As a visual and kinesthetic learner, I can understand concepts best by seeing them laid out in front of me, or by experiencing them myself.
I always hated math, for instance, because the teacher would always talk out the instructions for solving a problem rather than letting use try the problems ourselves or mapping them out to show how they are solved that way and why. During class I’d scramble to work out the steps of an algebra problem myself while keeping up with my notes at the same time. For me, thinking is doing. Thinking is diving in the pool to learn how to swim. It’s tackling something head-on.
So that’s why in today’s creativity class, I was excited when we learned how you can approach situations through movement. How we go about our day, how we get from Point A to Point B, varies differently from person to person. Some of us wander around, meandering and taking time before arriving at the destination. Others, like me, go as straight and quickly as possible, with one goal in mind and one best way of achieving it.
Except, as I realized today in class, there is not one best way of getting from Point A to Point B.
Sometimes you have more time. Sometimes you can choose to go a different path from the same one you take every time. Sometimes you can let yourself stop overthinking things, and just let yourself wander wherever until it’s absolutely necessary to get where you’re supposed to go.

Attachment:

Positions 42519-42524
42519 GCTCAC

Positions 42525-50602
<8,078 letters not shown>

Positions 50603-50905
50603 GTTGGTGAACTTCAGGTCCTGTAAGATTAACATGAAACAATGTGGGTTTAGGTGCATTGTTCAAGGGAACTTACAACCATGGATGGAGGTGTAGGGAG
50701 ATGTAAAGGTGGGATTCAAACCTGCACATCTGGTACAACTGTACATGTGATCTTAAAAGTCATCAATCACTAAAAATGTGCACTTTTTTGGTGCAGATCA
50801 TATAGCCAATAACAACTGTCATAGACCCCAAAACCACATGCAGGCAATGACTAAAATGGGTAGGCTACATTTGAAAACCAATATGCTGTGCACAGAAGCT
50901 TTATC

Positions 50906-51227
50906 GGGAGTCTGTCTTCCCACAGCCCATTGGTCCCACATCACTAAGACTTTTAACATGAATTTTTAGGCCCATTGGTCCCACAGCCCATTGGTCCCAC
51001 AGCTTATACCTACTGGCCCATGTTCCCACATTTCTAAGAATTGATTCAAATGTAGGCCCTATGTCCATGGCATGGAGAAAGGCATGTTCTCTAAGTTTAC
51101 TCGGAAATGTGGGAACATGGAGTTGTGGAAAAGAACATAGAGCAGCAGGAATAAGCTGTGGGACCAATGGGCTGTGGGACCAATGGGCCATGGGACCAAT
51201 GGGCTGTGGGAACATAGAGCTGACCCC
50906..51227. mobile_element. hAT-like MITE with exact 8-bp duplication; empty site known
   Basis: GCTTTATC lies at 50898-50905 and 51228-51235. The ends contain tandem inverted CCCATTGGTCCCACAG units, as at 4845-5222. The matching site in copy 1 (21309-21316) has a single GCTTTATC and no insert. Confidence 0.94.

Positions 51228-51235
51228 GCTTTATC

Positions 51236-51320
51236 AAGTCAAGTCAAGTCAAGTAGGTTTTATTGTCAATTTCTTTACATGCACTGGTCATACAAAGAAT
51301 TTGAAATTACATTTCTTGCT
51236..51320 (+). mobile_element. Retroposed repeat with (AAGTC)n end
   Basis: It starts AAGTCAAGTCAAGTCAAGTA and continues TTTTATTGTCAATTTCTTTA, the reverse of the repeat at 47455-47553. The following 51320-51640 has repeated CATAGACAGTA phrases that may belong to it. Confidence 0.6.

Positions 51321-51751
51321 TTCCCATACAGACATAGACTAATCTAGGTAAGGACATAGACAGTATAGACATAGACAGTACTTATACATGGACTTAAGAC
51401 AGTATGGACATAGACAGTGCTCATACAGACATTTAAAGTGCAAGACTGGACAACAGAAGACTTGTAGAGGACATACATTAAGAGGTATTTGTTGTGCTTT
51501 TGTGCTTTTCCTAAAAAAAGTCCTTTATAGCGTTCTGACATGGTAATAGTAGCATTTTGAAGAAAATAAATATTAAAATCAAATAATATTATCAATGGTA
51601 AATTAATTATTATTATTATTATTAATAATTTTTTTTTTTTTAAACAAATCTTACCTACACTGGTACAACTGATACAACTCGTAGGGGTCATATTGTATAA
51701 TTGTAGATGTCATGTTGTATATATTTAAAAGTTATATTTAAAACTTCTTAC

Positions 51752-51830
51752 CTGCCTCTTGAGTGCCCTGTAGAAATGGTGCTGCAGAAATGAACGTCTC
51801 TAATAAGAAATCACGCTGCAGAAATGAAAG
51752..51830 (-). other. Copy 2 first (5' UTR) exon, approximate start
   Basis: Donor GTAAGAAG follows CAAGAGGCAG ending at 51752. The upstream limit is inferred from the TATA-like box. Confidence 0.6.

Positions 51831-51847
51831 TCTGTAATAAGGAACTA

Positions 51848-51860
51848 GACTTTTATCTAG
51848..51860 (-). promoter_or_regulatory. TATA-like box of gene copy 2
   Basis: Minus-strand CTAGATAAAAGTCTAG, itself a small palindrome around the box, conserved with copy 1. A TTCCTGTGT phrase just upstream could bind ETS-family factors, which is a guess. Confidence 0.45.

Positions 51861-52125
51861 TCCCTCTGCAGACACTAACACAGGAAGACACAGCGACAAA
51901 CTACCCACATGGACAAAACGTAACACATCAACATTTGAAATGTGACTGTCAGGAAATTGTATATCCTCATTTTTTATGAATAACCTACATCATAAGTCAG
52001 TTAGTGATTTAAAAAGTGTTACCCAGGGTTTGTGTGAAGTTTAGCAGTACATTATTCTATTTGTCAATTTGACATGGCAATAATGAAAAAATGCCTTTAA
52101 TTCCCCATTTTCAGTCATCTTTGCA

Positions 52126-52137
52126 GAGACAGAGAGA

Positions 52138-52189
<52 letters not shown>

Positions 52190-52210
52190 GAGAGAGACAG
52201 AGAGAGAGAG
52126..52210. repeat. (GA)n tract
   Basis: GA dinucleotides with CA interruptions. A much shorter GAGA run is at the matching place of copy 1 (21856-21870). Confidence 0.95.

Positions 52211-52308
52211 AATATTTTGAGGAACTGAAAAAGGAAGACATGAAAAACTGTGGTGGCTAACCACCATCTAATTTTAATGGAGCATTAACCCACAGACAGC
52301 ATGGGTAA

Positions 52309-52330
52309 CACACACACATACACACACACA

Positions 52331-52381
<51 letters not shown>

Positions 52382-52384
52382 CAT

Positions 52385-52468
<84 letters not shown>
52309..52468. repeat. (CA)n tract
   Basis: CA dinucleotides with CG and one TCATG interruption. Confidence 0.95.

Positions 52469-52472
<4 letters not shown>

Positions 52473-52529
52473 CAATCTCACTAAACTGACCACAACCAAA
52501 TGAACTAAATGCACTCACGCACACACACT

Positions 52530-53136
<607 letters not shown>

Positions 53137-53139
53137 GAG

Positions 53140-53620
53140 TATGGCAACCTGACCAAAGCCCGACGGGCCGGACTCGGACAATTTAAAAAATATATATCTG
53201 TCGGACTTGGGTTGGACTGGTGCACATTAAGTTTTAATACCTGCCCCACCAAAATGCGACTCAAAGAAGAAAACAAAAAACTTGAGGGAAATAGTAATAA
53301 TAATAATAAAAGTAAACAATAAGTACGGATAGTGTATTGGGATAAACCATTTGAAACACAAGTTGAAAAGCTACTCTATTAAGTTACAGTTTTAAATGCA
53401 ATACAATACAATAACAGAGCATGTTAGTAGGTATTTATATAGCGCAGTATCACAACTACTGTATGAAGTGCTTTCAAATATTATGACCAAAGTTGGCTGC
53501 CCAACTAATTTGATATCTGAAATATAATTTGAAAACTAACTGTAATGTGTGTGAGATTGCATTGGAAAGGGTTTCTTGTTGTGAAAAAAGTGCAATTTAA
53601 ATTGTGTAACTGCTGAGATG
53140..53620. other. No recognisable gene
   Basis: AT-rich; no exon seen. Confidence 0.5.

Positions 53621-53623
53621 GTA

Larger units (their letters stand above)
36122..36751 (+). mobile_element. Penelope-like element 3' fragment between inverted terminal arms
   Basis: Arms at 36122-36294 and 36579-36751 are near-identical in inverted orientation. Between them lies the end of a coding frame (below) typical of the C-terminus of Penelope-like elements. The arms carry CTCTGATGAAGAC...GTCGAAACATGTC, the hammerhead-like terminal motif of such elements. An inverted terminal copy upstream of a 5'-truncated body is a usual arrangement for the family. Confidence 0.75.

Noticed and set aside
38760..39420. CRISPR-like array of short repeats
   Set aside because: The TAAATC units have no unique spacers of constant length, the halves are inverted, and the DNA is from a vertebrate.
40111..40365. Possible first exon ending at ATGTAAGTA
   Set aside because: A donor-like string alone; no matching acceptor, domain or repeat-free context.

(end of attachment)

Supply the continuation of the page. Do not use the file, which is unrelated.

Sometimes Point B isn’t what you thought it was, and you find yourself arriving somewhere else along the way.
Sometimes meandering feels foolish and a waste of time, but then once you do it, you feel more relaxed and free to make new discoveries.
Movement is not just about the workout you get from aerobics, or the applause I get from stage performances, or the satisfaction of hitting the tennis ball back to your partner. It’s about experiencing something in a different way, and seeing how your actions and motions change both the environment around you and your perspective of it.
It’s about meandering.